Asian stocks were mixed on Wednesday, as bond yields continued to rise and China held key interest rates for corporate and household loans steady despite COVID and Ukraine woes.
Hawkish comments from more Fed officials and Netflix Inc.’s slump in after-hours trading on Wall Street due to lower-than-expected subscriber numbers also kept investors on edge.
Shares of the U.S.-based streaming service plunged 26 percent in after-hours trading after its quarterly subscriber loss.
China’s Shanghai Composite Index tumbled 1.4 percent to 3,151.05, with growth and Shanghai lockdown concerns weighing on sentiment. Shanghai allowed 4 million more people out of their homes today as anti-virus controls that shut down China’s biggest city eased.
Hong Kong’s Hang Seng Index slipped 0.4 percent to 20,944.67 amid disappointment over China not cutting lending rates.
Japan’s Nikkei Index climbed 0.9 percent to 27,217.85 after data showed that exports grew 14.7 percent year-on-year and imports grew an annual 31.2 percent in March.
The deficit of 412 billion yen ($3.2 billion) for March was lower than the previous month’s 670 billion yen but was quadruple analysts’ estimates.
Uniqlo clothing shop owner Fast Retailing surged 2.5 percent, and technology investor SoftBank Group rose 1.4 percent.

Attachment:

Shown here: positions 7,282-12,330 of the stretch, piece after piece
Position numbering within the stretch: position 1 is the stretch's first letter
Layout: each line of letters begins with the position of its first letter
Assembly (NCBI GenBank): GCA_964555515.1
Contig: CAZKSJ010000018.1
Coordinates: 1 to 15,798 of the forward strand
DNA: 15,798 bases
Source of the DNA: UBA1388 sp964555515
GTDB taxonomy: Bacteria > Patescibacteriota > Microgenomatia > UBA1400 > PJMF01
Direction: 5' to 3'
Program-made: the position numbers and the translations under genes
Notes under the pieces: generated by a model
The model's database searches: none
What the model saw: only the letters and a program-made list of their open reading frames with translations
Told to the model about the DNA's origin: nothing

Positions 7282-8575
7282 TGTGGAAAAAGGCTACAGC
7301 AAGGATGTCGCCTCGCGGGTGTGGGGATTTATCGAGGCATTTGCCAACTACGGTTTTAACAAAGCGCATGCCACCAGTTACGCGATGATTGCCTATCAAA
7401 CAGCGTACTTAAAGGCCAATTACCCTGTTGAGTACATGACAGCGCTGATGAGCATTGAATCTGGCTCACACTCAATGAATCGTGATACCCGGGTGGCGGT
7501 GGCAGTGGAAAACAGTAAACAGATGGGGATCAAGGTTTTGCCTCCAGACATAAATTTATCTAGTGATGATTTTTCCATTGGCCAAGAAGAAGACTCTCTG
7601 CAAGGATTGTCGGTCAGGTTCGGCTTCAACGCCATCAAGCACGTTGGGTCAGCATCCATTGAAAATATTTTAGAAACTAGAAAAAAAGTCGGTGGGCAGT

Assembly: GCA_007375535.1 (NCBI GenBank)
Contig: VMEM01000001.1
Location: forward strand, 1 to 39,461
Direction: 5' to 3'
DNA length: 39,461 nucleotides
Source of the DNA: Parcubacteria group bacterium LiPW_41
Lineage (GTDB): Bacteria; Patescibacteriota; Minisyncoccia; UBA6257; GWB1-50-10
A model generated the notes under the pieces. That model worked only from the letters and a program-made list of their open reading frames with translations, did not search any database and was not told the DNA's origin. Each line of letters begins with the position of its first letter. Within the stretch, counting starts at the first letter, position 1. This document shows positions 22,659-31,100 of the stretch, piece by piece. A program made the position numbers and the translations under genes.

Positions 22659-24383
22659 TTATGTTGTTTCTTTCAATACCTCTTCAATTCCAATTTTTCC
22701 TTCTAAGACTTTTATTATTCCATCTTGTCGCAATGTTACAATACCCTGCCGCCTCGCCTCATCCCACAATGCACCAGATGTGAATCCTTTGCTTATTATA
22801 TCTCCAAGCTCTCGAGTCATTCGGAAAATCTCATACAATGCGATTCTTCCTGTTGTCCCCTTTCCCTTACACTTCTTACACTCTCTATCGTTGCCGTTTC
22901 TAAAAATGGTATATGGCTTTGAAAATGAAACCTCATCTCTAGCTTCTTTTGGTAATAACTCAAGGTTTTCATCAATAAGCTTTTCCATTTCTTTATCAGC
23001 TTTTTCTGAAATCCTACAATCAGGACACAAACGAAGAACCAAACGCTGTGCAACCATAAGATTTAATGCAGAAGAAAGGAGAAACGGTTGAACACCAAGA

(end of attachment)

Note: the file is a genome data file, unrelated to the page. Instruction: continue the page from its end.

Automakers Honda, Toyota and Nissan soared 4-5 percent on a weaker yen, while chip-related stocks such as Advantest, Tokyo Electron and Screen Holdings fell 1-2 percent.
Australian markets ended on a flat note, as gains in the healthcare sector offset losses across the mining and energy sectors.
Private hospital operator Ramsay Health soared over 24 percent after it received a $20 billion bid from a consortium led by private equity giant KKR.
Seoul stocks recovered from an early slide to end on a flat note as investors remained wary of uncertainties over U.S. monetary policy and stagflation.
New Zealand’s benchmark NZX-50 Index rallied 1.1 percent to 11,966.19, with Fisher & Paykel Healthcare, Auckland Airport and Mainfreight all rising around 3 percent.
U.S. stocks snapped two straight days of losses to end sharply higher overnight on the back of strong housing data and a steep drop in oil prices.
The major U.S. averages rose between 1.5 percent and 2.2 percent as earnings optimism helped offset concerns over rising bond yields.
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